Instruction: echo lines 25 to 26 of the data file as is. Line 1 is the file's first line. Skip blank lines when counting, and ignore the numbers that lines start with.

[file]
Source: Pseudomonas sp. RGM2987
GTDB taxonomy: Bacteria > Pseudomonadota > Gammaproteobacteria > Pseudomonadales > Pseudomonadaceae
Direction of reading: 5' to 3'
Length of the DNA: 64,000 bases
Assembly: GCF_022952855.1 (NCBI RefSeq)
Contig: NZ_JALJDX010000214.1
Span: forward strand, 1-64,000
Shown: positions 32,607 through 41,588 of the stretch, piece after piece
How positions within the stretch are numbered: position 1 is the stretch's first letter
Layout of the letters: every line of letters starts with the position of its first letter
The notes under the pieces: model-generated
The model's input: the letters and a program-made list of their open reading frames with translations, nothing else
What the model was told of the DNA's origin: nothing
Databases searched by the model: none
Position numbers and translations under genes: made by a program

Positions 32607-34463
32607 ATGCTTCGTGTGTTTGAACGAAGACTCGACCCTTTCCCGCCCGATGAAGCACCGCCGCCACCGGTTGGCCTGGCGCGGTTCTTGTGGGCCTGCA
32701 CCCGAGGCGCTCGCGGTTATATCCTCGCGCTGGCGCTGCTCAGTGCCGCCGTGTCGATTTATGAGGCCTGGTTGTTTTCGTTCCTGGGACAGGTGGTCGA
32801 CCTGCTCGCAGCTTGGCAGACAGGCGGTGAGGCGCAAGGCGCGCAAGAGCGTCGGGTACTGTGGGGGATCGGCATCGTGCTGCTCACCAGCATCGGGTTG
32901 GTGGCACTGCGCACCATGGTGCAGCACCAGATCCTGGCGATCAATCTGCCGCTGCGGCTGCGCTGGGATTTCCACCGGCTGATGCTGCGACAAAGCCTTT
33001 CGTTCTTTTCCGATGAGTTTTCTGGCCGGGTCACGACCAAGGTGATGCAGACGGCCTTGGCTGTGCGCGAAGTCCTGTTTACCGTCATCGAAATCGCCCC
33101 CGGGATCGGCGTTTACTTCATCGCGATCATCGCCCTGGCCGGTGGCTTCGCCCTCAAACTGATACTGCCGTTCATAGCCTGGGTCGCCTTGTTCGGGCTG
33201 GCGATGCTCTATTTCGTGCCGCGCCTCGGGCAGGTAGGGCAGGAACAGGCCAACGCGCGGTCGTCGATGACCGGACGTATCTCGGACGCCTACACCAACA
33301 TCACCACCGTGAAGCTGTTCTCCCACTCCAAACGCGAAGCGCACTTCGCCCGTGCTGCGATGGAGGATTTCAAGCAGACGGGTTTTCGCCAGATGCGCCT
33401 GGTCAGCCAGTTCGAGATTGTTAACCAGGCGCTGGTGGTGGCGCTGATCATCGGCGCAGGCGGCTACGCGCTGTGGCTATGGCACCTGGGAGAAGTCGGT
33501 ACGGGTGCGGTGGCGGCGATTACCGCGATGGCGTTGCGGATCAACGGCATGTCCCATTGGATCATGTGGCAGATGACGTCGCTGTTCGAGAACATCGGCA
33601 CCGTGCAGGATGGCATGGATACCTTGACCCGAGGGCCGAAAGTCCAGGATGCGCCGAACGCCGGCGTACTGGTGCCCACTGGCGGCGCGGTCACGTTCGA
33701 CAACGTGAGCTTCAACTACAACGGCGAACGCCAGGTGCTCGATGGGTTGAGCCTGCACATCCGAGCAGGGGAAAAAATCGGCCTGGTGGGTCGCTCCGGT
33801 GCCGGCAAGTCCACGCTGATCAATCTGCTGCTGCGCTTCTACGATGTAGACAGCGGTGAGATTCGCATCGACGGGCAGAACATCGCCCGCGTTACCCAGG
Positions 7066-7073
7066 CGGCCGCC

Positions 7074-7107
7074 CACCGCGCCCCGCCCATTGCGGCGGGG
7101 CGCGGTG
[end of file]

33401 GGTCAGCCAGTTCGAGATTGTTAACCAGGCGCTGGTGGTGGCGCTGATCATCGGCGCAGGCGGCTACGCGCTGTGGCTATGGCACCTGGGAGAAGTCGGT
33501 ACGGGTGCGGTGGCGGCGATTACCGCGATGGCGTTGCGGATCAACGGCATGTCCCATTGGATCATGTGGCAGATGACGTCGCTGTTCGAGAACATCGGCA